20CD - Combat Astronomy - The Dematerialised Passenger

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£6.50


Description

James Huggett has built on the power and creativity of his earlier work, refining the rock and jazz aspects that often coloured them, and produced his most focused and ambitious recording to date. 

 

The Dematerialised Passenger is Combat Astronomy's second full length release, the first being the critically acclaimed but highly limited edition Lunik on the industrial label Adnoiseam several years ago.

Masterminding this cult underground act, James Huggett has built on the power and creativity of his earlier work, refining the rock and jazz aspects that often coloured them, and produced his most focused and ambitious recording to date. Huggett considers it a "breakthrough - I've finally achieved what I have been striving for musically for ten years"

 

The result is a relentless prog/zheul/industrial tour de force with some fantastically vocal and aggressive horn work against the grinding mid-tempo down-tuned bass guitars, odd meter drums and droning electronics.

Hypnotic and iconoclastic, fans of Guapo, Heldon, Circle and 'brutal prog' should check this out immediately.

Performers

James Huggett - Bass guitar, guitar, electronics, programming

 

Martin Archer - Alto and sopranino sax, bass clarinet, violin, electronics

 

Mick Beck - Bassoon

 

Charlie Collins - Flute






Reviews

"Stunning transatlantic fusion of relentless, low-end industrial force with the explosive, ecstatic noise of questing free jazz."- Tom Ridge, Neumu

 

"The dematerialised passenger is what you would get if Halo and Godflesh swapped blood with Ornette Coleman and half of the dudes on the altavistic label and then added a bunch of experimental ambient textures to the mix. To clarify, those are all good things in my book and I think this Combat Astronomy disc fucking rules. It sports some really nice cover art too, courtesy of prolific glitch madman Cordell Klier.
The rhythm and pace of the opening track, "Greedy Angels", is so jagged and spastic that at first I thought the disc was skipping. The drum programming on this track is fucking insane, and it takes some real chops to be able to do such a good job of keeping up with it. Most of the other tracks here don't have that same Ruins style evil prog rock vibe, instead opting for slow doom jams or mid tempo horn heavy groovesbut it all kicks ass.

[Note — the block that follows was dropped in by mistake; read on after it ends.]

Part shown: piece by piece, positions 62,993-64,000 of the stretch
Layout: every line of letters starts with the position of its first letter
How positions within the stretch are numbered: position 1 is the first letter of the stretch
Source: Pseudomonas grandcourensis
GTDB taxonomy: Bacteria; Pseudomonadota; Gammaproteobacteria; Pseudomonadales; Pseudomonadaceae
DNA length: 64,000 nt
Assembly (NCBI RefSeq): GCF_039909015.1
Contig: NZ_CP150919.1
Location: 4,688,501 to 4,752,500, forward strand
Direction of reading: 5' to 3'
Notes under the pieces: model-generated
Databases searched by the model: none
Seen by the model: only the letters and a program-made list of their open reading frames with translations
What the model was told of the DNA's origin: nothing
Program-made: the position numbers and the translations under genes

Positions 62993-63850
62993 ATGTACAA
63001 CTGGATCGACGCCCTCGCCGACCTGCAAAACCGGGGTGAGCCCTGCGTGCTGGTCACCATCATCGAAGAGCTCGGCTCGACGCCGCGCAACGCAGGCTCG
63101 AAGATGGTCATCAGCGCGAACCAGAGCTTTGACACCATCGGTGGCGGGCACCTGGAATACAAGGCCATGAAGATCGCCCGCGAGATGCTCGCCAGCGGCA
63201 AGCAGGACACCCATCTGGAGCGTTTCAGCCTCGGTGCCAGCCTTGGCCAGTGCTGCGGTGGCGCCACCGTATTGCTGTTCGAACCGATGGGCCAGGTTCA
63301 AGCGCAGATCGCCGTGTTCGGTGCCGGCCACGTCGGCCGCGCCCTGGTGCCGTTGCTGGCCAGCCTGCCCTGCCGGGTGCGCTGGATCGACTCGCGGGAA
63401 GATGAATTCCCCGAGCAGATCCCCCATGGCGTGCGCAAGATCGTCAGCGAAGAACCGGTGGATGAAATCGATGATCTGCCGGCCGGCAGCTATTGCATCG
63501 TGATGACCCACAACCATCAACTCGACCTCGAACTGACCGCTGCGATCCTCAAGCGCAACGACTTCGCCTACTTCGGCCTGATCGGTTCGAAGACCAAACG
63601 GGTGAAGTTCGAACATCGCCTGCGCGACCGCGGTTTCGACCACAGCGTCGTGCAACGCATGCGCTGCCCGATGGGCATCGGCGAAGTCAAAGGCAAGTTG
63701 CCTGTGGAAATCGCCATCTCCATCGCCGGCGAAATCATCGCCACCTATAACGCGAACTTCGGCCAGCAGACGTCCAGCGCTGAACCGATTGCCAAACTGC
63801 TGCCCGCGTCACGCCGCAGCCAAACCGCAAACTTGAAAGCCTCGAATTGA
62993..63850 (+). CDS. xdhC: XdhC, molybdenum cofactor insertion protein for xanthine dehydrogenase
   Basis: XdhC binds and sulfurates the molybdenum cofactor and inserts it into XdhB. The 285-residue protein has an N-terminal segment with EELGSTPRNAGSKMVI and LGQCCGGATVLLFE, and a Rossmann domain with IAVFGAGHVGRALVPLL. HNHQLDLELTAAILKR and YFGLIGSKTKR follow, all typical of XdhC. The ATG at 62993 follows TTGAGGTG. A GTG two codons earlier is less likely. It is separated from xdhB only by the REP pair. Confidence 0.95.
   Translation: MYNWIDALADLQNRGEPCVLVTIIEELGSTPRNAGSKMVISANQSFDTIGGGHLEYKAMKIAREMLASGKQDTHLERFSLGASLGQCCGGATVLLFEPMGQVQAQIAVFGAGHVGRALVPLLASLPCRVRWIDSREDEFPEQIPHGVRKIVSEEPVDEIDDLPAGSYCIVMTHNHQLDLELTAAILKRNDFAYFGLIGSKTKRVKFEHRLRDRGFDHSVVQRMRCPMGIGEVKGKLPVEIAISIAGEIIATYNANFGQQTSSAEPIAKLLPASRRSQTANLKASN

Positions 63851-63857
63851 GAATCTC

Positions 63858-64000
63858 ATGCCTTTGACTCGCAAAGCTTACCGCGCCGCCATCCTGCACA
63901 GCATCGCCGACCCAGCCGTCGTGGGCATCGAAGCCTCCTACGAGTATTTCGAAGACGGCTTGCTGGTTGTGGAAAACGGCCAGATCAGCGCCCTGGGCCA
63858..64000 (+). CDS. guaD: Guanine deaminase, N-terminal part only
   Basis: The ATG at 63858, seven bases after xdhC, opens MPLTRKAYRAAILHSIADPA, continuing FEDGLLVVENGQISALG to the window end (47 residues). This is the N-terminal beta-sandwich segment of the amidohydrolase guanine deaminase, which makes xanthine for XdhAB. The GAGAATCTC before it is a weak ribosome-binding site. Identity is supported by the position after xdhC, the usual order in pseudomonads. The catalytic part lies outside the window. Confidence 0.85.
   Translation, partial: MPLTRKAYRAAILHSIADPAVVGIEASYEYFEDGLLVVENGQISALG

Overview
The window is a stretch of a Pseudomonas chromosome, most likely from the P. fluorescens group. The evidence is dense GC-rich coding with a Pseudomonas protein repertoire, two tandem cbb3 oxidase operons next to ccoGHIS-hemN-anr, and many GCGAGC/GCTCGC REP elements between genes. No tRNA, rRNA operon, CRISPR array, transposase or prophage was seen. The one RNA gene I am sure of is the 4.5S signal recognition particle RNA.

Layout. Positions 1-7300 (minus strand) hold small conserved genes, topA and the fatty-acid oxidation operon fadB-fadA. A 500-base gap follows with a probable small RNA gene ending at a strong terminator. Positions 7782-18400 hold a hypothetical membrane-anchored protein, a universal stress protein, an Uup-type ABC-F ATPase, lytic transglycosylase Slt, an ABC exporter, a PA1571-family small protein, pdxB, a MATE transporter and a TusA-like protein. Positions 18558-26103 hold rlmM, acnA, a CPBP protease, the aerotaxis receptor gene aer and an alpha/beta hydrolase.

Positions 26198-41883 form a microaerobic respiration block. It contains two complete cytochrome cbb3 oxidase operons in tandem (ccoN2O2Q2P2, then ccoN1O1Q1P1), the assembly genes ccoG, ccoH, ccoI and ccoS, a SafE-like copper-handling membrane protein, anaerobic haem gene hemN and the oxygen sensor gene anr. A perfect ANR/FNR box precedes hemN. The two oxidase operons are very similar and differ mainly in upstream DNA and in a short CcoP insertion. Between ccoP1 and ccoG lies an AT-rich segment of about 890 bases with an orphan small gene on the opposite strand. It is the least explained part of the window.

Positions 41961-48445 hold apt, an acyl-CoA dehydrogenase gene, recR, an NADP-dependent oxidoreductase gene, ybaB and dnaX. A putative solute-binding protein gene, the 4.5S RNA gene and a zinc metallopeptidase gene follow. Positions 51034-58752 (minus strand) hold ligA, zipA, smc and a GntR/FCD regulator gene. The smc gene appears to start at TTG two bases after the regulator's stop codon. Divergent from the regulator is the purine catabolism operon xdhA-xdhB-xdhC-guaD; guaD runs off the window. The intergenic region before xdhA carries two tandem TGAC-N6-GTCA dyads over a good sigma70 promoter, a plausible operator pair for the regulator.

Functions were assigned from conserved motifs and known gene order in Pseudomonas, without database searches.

I love everything here, but I guess I have my favorites. The textured doom of "Bad Phaser" really gets me off with its thick and ominous vibe and killer melodies, and I really enjoy "Orion", "Sulphur", and the title track a lot too. But like I said, I love everything here.


All of the tracks on "The dematerialised passenger" are executed with a simply amazing amount of technical precision, flow and ardor. I really can't do this record justice with words. Go check it out for yourself. Fucking essential." - Royce Icon, industrial.org

 

"Back in 2001 I received the debut album "Lunik" from relative newcomer Combat Astronony. That album was pretty kickass, to say the least. The band soon vanished and left listeners wanting more. Now back in 2005, Combat Astronomy has expanded the lineup, which now features three additional members, Martin Archer (alto/sopranino sax, bass clarinet, violin), Mick Beck (bassoon) and Charlie Collins (flute).


Musically the addition of the new members have taken the Combat Astronomy sound into some drastic new directions. Backing the once mechanical stuttering glitch compositions from the past are now thick layers of crunchy guitars, boisterous horns and spastic Jazz freakout sections. Some of the heaviest stuff can be found on the chugging Godflesh-like "Orion" or "Sulphur (Mercurated)." Both of these tracks contain a sort of "doom-like" quality mixed with funky Jazz-core elements.


I'm simply blown away by the complexity "The Dematerialised Passenger." The album is one of the best to come out this year for sure. Technically, the album is flawless, every song seems to flow perfectly within the construct. People always say that the sophomore release is always the hardest, but Combat Astronomy show here that they're more than up for the task of recreating and exploring new areas of sound without losing what made them so great in the first place. Fans of heavy guitar-Industrial music will love this album for sure." - Gunhead, Wetworkzeine.

 

"An amazing disc called "The Dematerialized Passenger" …which is like combining Mingus & Coltrane with Godflesh, except with drones galore instead of guitars - the disc is superb!" - Cordell Klier (Vedisni, Monstrare)

 

"Comprised of violent experimental jazz-prog suitable for the downtown Baghdad Barnes & Noble, this transatlantic (St Paul, MN/Sheffield UK) endeavor is ably powered by James Huggett's wounded-rhino abuse of electric bass, Martin Archer's mosquito-like sax-runs ("Collapsing Runways"), the mournful bassoon of Mick Beck ("Solar Guitars") and some clear-as-a-bell settling of the tiny studio itself - you can almost count the nails in the drywall in between the fits of rancor."- Eric Saeger, Movement Nouveax